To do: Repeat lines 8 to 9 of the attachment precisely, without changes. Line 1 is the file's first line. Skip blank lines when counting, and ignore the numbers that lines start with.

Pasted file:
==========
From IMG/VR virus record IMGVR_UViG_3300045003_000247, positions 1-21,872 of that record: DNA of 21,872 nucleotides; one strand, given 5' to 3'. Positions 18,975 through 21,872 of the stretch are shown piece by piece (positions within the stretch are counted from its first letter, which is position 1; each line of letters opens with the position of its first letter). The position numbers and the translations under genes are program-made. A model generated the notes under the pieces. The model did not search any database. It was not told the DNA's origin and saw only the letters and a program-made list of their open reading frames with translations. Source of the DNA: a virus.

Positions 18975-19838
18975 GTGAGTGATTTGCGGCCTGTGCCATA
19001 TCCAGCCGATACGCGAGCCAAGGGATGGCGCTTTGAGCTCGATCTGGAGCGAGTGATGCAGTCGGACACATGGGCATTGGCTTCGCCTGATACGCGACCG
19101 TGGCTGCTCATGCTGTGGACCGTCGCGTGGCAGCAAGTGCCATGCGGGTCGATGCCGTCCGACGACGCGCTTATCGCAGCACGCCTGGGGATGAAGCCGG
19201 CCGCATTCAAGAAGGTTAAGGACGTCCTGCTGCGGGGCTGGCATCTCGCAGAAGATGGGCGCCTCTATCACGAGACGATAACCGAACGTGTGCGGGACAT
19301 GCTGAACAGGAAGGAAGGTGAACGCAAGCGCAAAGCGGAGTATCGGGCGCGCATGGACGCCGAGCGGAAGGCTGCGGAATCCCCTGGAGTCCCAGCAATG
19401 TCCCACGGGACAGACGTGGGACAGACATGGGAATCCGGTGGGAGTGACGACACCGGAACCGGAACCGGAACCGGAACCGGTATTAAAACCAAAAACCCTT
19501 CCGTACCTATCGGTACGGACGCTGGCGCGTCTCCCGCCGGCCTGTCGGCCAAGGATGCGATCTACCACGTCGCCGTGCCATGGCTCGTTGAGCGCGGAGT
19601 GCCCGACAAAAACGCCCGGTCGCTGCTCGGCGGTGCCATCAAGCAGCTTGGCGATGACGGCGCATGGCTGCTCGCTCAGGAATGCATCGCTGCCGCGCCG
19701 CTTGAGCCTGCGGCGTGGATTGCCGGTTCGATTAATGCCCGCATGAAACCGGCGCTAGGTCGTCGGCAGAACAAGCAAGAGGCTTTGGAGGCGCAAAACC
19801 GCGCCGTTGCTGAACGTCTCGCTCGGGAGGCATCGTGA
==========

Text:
19401 TCCCACGGGACAGACGTGGGACAGACATGGGAATCCGGTGGGAGTGACGACACCGGAACCGGAACCGGAACCGGAACCGGTATTAAAACCAAAAACCCTT
19501 CCGTACCTATCGGTACGGACGCTGGCGCGTCTCCCGCCGGCCTGTCGGCCAAGGATGCGATCTACCACGTCGCCGTGCCATGGCTCGTTGAGCGCGGAGT